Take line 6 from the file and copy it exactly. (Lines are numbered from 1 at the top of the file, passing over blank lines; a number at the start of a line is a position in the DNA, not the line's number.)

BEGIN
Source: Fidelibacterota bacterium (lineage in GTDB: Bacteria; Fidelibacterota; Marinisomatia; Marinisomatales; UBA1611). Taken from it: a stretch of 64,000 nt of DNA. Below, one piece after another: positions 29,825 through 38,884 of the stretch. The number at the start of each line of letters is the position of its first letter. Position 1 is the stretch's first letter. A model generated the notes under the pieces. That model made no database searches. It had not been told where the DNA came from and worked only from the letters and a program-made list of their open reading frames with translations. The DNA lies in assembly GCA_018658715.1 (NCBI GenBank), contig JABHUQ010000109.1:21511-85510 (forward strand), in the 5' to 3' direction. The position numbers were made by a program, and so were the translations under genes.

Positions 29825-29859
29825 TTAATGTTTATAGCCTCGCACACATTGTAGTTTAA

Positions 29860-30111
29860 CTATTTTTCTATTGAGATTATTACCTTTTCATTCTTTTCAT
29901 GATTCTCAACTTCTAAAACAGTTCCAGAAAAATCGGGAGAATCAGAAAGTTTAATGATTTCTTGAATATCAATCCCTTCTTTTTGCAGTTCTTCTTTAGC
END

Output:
29901 GATTCTCAACTTCTAAAACAGTTCCAGAAAAATCGGGAGAATCAGAAAGTTTAATGATTTCTTGAATATCAATCCCTTCTTTTTGCAGTTCTTCTTTAGC